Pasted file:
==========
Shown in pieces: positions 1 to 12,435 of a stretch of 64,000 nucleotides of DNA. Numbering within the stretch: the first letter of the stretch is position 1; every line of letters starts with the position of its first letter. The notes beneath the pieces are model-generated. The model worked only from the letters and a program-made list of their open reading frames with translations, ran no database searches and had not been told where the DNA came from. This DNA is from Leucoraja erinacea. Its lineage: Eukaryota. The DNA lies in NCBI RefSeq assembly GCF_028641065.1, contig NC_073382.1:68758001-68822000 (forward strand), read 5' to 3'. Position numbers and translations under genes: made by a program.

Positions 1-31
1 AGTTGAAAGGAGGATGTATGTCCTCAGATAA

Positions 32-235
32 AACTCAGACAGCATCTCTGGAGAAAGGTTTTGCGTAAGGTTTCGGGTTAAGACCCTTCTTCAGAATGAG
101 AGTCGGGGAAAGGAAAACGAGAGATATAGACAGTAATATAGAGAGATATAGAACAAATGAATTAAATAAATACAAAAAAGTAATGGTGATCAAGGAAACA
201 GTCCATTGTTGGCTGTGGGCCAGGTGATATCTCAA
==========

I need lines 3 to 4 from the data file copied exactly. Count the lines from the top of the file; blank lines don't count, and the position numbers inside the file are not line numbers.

1 AGTTGAAAGGAGGATGTATGTCCTCAGATAA

Positions 32-235